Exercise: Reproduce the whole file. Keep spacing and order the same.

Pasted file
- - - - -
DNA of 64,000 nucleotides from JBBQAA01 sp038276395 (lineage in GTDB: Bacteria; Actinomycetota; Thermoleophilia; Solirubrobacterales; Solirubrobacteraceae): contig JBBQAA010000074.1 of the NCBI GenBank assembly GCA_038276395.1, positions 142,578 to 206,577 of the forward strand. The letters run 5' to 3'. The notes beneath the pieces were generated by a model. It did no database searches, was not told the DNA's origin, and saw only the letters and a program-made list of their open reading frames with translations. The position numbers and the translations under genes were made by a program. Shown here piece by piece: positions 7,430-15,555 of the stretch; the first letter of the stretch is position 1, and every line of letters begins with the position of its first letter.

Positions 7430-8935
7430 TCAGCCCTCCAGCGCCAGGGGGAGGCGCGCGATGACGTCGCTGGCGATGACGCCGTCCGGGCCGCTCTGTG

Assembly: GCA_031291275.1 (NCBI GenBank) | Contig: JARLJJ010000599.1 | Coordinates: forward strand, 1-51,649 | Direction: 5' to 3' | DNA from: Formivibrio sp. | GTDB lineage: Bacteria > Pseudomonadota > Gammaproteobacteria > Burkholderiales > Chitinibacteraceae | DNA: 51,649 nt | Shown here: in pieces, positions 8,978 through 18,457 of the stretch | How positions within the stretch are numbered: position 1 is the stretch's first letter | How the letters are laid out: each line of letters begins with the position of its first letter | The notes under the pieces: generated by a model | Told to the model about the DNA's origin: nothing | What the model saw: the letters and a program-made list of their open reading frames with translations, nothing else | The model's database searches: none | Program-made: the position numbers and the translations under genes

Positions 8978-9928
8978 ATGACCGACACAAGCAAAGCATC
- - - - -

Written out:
DNA of 64,000 nucleotides from JBBQAA01 sp038276395 (lineage in GTDB: Bacteria; Actinomycetota; Thermoleophilia; Solirubrobacterales; Solirubrobacteraceae): contig JBBQAA010000074.1 of the NCBI GenBank assembly GCA_038276395.1, positions 142,578 to 206,577 of the forward strand. The letters run 5' to 3'. The notes beneath the pieces were generated by a model. It did no database searches, was not told the DNA's origin, and saw only the letters and a program-made list of their open reading frames with translations. The position numbers and the translations under genes were made by a program. Shown here piece by piece: positions 7,430-15,555 of the stretch; the first letter of the stretch is position 1, and every line of letters begins with the position of its first letter.

Positions 7430-8935
7430 TCAGCCCTCCAGCGCCAGGGGGAGGCGCGCGATGACGTCGCTGGCGATGACGCCGTCCGGGCCGCTCTGTG

Assembly: GCA_031291275.1 (NCBI GenBank) | Contig: JARLJJ010000599.1 | Coordinates: forward strand, 1-51,649 | Direction: 5' to 3' | DNA from: Formivibrio sp. | GTDB lineage: Bacteria > Pseudomonadota > Gammaproteobacteria > Burkholderiales > Chitinibacteraceae | DNA: 51,649 nt | Shown here: in pieces, positions 8,978 through 18,457 of the stretch | How positions within the stretch are numbered: position 1 is the stretch's first letter | How the letters are laid out: each line of letters begins with the position of its first letter | The notes under the pieces: generated by a model | Told to the model about the DNA's origin: nothing | What the model saw: the letters and a program-made list of their open reading frames with translations, nothing else | The model's database searches: none | Program-made: the position numbers and the translations under genes

Positions 8978-9928
8978 ATGACCGACACAAGCAAAGCATC